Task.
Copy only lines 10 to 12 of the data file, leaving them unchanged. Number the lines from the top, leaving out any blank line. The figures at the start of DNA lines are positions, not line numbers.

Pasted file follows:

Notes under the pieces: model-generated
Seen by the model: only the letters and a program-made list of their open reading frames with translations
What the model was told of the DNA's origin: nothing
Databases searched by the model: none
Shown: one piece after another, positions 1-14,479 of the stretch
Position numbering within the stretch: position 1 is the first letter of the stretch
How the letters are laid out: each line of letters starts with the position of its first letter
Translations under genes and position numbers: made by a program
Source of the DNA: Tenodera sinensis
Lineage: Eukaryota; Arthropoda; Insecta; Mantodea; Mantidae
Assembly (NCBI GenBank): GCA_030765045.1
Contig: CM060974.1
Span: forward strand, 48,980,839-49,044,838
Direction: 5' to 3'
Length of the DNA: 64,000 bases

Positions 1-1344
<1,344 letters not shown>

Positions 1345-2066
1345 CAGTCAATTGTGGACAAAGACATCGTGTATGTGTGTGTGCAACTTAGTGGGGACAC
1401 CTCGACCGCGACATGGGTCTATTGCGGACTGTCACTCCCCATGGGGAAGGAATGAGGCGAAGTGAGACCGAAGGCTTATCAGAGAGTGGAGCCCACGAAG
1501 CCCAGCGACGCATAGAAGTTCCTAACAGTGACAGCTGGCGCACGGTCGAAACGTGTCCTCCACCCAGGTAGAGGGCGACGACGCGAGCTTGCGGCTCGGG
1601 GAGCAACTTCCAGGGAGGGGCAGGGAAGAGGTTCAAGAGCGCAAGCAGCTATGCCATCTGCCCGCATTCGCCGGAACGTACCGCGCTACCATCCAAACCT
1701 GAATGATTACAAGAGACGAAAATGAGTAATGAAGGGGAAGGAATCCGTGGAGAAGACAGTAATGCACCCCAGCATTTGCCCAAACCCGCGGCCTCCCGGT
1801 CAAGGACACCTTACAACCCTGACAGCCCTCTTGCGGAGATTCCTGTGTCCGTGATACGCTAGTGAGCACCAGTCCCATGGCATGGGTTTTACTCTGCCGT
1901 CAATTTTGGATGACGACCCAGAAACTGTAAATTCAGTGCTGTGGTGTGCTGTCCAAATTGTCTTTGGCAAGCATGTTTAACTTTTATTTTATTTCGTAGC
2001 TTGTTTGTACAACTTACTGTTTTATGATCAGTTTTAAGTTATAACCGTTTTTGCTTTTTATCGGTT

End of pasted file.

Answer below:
Lineage: Eukaryota; Arthropoda; Insecta; Mantodea; Mantidae
Assembly (NCBI GenBank): GCA_030765045.1
Contig: CM060974.1